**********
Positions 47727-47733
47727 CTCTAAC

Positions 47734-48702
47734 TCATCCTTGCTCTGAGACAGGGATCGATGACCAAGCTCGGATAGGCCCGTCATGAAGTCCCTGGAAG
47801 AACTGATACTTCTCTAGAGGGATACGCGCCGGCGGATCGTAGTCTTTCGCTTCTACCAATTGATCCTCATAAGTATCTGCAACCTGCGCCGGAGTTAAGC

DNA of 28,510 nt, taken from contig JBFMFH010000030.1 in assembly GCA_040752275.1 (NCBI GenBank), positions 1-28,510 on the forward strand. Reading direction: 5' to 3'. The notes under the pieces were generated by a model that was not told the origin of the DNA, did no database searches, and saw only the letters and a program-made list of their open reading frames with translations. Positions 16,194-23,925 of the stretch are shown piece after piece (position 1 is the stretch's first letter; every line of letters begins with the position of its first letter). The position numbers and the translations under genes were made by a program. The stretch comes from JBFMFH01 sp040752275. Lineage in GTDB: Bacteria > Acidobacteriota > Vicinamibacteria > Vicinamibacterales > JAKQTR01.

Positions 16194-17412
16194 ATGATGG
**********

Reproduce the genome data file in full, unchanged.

Positions 47727-47733
47727 CTCTAAC

Positions 47734-48702
47734 TCATCCTTGCTCTGAGACAGGGATCGATGACCAAGCTCGGATAGGCCCGTCATGAAGTCCCTGGAAG
47801 AACTGATACTTCTCTAGAGGGATACGCGCCGGCGGATCGTAGTCTTTCGCTTCTACCAATTGATCCTCATAAGTATCTGCAACCTGCGCCGGAGTTAAGC

DNA of 28,510 nt, taken from contig JBFMFH010000030.1 in assembly GCA_040752275.1 (NCBI GenBank), positions 1-28,510 on the forward strand. Reading direction: 5' to 3'. The notes under the pieces were generated by a model that was not told the origin of the DNA, did no database searches, and saw only the letters and a program-made list of their open reading frames with translations. Positions 16,194-23,925 of the stretch are shown piece after piece (position 1 is the stretch's first letter; every line of letters begins with the position of its first letter). The position numbers and the translations under genes were made by a program. The stretch comes from JBFMFH01 sp040752275. Lineage in GTDB: Bacteria > Acidobacteriota > Vicinamibacteria > Vicinamibacterales > JAKQTR01.

Positions 16194-17412
16194 ATGATGG